The Q&A sessions which followed each presentation were among the most interesting and beneficial aspects of the conference. The discussions between the speakers and the audience were really enlightening and gave new perspectives to our field. Furthermore, the breaks between the sessions gave us a great opportunity to have various conversations with each other and exchange views on the papers which were previously presented.

In my view, one of the most interesting and thought-provoking papers of the conference was delivered by Rebeca Gualberto Valverde with the title ‘Ellen Thatcher, “The Lily Maid of Astolat”: myths of romantic dissatisfaction in John Dos Passos’s Manhattan Transfer’. I was pleased by the clarity of her prose and her strong argumentation. I was impressed by her association of the capitalistic and indifferent urban life of New York with the chivalrous Camelot of the Arthurian legends. She argued that these extremely different cities, Manhattan and Camelot, represent the city which is doomed to fail, a contemporary Babylon, which is quite close to what T. S. Eliot describes in ‘The Waste Land’. What is more, Rebeca Gualberto Valverde drew an excellent parallel between Ellen Thatcher, the heroine of the novel, and The Lady of Shalott as she is presented in Alfred Lord Tennyson’s famous poem. She underscored the fact that both women were objectified by a male figure and they were tragically led to their death for their love while singing their own lament song.

It was an interesting and inspiring experience for all of us who attended and participated in the conference. Similar conferences should take place in the future since it is a wonderful opportunity for various scholars from all over the world to meet, exchange ideas and contribute to the literary community.

Sofia Stamatelou writes:

There is only one way for me to describe the ‘Myth and Emotions’ International Conference of Myth Criticism that took place in Madrid in October 2016; it was the experience of a lifetime! As a postgraduate student, this was the first time I have ever participated in a conference of such importance and I was super-excited to meet people, attend their talks, ask questions and learn more about myth! The plenary lectures of Peter Arnds and Edith Hall were outstanding. The former gave a very interesting talk on myth in relation to emotion and trauma. His analysis of the myth of Lycaon from Greek and Germanic myth to narratives dealing with Nazi Germany was extremely revealing to me. His delivery and his erudition made the lecture even more enjoyable and provided us with an in-depth examination of lycanthropy.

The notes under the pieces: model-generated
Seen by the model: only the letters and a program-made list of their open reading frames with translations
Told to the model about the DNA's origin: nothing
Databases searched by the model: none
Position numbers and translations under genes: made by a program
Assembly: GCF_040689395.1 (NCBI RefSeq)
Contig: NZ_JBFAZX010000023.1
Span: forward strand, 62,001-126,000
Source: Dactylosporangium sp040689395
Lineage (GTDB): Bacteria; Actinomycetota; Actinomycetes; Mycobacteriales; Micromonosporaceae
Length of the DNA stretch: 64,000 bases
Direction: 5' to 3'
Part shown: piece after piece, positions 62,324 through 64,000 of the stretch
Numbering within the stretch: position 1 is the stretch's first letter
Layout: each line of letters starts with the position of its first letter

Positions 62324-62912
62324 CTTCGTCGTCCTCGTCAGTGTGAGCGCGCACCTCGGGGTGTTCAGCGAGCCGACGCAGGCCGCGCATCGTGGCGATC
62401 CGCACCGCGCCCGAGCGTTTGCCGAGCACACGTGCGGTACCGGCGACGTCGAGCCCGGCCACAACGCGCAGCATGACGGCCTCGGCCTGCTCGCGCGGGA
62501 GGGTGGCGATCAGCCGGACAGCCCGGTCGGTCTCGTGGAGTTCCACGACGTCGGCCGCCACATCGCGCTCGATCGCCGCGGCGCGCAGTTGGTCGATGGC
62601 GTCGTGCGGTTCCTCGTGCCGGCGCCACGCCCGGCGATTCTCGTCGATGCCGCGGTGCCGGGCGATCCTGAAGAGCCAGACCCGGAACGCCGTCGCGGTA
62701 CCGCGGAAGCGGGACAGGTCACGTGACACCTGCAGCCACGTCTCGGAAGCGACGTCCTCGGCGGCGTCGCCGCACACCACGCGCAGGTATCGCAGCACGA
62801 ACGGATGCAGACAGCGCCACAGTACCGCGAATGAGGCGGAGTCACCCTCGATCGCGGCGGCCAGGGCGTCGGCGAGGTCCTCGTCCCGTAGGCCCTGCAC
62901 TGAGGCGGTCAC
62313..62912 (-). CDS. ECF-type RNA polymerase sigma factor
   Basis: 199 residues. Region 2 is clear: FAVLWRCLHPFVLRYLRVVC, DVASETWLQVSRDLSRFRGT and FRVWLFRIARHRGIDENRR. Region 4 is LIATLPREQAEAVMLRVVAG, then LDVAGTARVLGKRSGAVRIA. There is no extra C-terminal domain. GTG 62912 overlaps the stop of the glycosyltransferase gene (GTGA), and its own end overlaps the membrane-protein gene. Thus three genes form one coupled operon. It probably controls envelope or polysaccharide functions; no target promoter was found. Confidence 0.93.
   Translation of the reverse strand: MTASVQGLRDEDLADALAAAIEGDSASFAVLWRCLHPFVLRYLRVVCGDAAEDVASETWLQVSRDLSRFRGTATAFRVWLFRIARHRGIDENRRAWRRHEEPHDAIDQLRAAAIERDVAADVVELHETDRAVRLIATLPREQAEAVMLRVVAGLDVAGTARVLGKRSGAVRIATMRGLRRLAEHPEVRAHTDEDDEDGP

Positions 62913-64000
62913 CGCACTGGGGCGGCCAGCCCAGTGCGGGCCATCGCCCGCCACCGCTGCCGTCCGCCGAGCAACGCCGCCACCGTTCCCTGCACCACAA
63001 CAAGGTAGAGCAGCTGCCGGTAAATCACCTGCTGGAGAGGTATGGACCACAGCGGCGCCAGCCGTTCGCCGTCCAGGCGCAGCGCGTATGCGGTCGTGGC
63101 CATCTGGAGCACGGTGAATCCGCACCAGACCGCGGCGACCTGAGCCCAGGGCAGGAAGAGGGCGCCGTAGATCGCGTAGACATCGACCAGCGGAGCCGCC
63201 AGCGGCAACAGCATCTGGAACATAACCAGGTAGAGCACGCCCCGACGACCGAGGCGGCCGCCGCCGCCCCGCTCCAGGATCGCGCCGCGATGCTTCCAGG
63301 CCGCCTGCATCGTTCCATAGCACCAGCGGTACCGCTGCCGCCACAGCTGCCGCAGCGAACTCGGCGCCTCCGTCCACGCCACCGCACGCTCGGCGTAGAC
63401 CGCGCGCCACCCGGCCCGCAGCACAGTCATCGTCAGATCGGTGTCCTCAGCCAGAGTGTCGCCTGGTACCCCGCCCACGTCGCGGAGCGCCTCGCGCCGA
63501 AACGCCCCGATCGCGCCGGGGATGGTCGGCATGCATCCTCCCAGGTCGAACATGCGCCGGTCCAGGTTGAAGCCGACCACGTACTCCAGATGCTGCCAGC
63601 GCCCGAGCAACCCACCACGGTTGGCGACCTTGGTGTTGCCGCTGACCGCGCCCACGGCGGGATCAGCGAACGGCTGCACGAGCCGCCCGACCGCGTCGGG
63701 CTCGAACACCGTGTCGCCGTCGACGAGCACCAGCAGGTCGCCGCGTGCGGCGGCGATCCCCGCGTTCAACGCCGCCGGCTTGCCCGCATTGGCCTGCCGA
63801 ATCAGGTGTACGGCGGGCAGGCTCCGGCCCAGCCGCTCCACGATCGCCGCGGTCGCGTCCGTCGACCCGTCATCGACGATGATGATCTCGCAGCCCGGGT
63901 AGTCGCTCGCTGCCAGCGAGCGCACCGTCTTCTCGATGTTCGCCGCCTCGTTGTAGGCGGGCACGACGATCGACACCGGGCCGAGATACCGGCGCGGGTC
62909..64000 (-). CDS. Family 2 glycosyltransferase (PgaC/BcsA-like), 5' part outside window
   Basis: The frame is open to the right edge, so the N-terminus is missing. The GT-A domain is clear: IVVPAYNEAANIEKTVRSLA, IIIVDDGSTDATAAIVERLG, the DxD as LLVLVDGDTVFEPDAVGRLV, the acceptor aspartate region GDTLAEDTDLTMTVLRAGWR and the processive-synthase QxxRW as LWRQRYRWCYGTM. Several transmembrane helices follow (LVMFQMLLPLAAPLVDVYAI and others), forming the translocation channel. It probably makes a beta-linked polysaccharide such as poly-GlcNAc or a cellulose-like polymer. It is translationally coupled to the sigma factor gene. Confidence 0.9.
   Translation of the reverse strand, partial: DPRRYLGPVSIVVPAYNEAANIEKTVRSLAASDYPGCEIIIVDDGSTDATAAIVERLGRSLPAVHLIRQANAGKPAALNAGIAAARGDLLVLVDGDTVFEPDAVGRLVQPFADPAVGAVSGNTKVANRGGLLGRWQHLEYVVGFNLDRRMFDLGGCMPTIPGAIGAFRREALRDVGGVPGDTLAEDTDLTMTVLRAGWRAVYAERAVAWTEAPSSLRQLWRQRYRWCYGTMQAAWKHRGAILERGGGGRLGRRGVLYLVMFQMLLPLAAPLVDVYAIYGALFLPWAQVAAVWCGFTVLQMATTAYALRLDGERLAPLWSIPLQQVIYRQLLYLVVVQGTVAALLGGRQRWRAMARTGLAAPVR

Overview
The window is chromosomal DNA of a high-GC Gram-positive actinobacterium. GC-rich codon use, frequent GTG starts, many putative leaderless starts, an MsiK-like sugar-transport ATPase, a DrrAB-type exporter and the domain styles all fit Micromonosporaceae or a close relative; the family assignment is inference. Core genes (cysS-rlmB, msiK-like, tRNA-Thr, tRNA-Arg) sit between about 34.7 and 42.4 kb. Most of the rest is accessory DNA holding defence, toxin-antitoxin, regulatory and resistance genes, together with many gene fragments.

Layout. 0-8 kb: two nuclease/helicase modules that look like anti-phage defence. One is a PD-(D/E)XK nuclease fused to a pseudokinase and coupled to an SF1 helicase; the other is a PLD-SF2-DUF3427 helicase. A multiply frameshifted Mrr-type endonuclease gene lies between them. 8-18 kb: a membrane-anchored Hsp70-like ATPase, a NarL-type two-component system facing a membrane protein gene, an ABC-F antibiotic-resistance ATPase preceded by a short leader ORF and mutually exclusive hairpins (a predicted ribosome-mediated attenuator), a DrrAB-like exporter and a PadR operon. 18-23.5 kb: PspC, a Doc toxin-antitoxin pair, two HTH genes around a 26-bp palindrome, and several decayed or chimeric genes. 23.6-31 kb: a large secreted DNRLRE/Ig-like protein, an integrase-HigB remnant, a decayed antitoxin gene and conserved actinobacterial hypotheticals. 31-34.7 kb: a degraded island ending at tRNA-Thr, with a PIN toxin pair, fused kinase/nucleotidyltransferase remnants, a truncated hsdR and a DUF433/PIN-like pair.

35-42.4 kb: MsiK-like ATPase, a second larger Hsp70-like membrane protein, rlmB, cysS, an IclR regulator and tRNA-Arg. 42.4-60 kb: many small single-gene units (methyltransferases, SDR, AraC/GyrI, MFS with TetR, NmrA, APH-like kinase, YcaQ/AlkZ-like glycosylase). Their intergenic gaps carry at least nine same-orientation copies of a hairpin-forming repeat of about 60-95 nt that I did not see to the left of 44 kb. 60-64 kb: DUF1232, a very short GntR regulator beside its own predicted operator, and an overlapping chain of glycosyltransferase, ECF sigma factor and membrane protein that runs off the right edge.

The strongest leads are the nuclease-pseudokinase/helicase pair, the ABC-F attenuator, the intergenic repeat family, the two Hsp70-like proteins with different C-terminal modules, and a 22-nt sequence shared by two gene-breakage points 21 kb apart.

Edith Hall talked very passionately about Demeter, Medea and Iphigenia as instances of female strength in the patriarchal society of Ancient Greece. Her investigation was centered on the question of whether Ancient Greek women and girls reacted differently to these female myths of empowerment from men. Her comments on the myth of Iphigenia, and its importance in female religious rituals and festivals as underscoring Iphigenia’s priestess role – and the great response it received from the women of that time – was simply captivating. Finally, this experience is even more rewarding since I was given the opportunity to meet lovely people and spend time exploring the city of Madrid, tasting delicious food and enjoying local life with them.

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Thursday 24 November: The Russian Forest: the landscape of Russian fairytales with ‘Babayaga’s Daughter’

Performance Event

Centre for Myth Studies

University of Essex

Thursday 24 November, at 12.00 in Room NTC.2.06

The Russian Forest: the landscape of Russian fairytales with ‘Babayaga’s Daughter’

Sally Pomme Clayton

We are delighted to welcome storyteller Sally Pomme Clayton for a special performance event on the landscape of Russian fairytales and the figure of Babayaga


‘Babayaga’ illustration by Russian artist Dmitri Mitrokhin for Arthur Ransome’s Old Peter’s Russian Tales (1916)

Performance storyteller Sally Pomme Clayton will tell ‘Babayaga’s daughter’ – her version of a dark Russian fairytale. Her story is an exploration of the Russian forest – the landscape of Russian fairytales. The forest is where all leading characters go. There they meet the wild Babayaga and face dangerous tasks. The story will be a starting point to discuss the reoccurring motifs and images linked to the Russian fairytale forest and explore their meanings. Suggested readings for this special performance event are two stories contained in Alexsander Afanas’ev’s collection of Russian Fairytales (trans. by Norbert Guterman. New York: Pantheon Books, 1946): ‘Prince Danila Govorila’ and ‘Vasilisa the Beautiful’.